“Someone who could inspire people to keep pushing through no matter what,” Orozco said by phone Tuesday. “If it’s going on in their personal life, through the struggles at the gym or any other aspect of your life.

“You have to enjoy the struggles at times, because you wouldn’t appreciate success as much [if not].”

Orozco’s gymnastics were full of both. He evolved into a world-class athlete from the unlikeliest of backgrounds, emerging from family financial troubles and an area rife with gang violence.

Orozco’s mother, Damaris, used to drive him daily from the Bronx to the hamlet Chappaqua for gymnastics practice, usually more than an hour away with traffic. Damaris, who suffered for years with health problems including lupus and rheumatoid arthritis, died two years ago.

Orozco’s career included bronze medals at three world championships (2011-team, 2013-parallel bars, 2014-team). Plus, a U.S. all-around title in 2012, when he became the youngest U.S. Olympic men’s gymnast since twins Paul and Morgan Hamm in 2000.

His favorite moment in 16 years as a gymnast? Marching out on the Olympic floor for the first time for qualification in London.

“Being one of five people in the nation representing your country, and in front of millions of people, you get to do what you love,” Orozco said. “It’s one of the most exhilarating feelings in the world, I think. I just remember walking out, and I heard the crowd screaming. It was really a breathtaking moment.”

Orozco did not perform the way he wanted in London, struggling on pommel horse and vault in the team final. The U.S. placed fifth, a disappointment after earning medals at the previous two Olympics and previous two world championships.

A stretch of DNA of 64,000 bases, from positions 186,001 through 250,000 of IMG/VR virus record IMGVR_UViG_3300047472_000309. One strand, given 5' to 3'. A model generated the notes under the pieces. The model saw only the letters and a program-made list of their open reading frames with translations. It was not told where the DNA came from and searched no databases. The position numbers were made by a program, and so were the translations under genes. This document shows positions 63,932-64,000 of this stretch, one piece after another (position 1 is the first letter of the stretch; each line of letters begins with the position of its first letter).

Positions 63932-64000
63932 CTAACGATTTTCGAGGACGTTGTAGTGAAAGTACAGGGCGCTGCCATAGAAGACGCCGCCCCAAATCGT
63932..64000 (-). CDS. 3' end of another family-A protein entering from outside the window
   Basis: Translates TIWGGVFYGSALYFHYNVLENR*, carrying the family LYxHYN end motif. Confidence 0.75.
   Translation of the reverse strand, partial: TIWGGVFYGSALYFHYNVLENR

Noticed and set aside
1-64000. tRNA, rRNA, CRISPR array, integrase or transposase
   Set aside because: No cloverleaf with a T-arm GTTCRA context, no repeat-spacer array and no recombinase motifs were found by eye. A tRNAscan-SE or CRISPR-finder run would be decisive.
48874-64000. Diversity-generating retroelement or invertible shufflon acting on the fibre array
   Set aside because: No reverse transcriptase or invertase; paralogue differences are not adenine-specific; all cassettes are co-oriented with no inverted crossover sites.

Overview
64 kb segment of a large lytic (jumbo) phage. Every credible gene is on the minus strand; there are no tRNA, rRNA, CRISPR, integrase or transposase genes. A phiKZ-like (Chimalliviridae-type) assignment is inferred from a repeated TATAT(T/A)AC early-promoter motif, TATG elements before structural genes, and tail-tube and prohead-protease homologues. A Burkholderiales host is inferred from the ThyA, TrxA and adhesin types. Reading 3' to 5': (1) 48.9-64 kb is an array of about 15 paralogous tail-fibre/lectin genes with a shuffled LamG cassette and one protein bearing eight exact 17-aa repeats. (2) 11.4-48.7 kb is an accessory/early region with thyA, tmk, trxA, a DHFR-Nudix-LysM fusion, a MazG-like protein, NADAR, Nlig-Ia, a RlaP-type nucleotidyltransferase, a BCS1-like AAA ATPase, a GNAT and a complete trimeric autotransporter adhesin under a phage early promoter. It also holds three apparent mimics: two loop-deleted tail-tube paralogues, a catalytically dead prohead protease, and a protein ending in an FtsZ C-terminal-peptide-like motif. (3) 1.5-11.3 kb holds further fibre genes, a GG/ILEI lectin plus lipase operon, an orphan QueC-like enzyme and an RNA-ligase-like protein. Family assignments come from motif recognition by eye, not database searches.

Orozco also erred on pommel horse in the all-around final and finished eighth. If he repeated his pommel horse score from qualifying, he would have bagged the silver medal.

But Orozco will be remembered as perhaps the greatest fighter in U.S. gymnastics history, coming back three times from major injuries. He decided not to a fourth time.

Before the age of 24, Orozco suffered two torn right Achilles and two torn left ACLs, the most recent setback last July, three weeks after tearfully coming back to earn a spot on his second Olympic team. That knocked him out of the Rio Games, and many thought Orozco’s career was finished.

Orozco was quoted in the fall saying that he would decide on his future after getting back to 100 percent.

“I actually never really got to 100 percent during my rehab before I decided to make this decision,” he said Tuesday. “I felt like this time around it wasn’t really happening with my ACL. It’s hard to find the motivation, especially after the Olympics are over. … It just feels like I’m kind of out of time, you know?”

It has been at least two decades since a U.S. men’s gymnast of Orozco’s caliber retired so young.

Orozco’s older Olympic teammates Jonathan Horton (31 years old), Danell Leyva (25) and Sam Mikulak (24) have not announced retirements yet.

Together, that group (plus a few others) heralded an era for U.S. men’s gymnastics where the team entered the Olympics and world championships with the expectation of contending for a medal. Even challenging China and Japan.

While Orozco is done competing, he may still do gymnastics. To stay in shape. And, given where he’s moving, perhaps teaching CrossFitters.

“I’m very, very grateful for the career that I’ve had,” he said.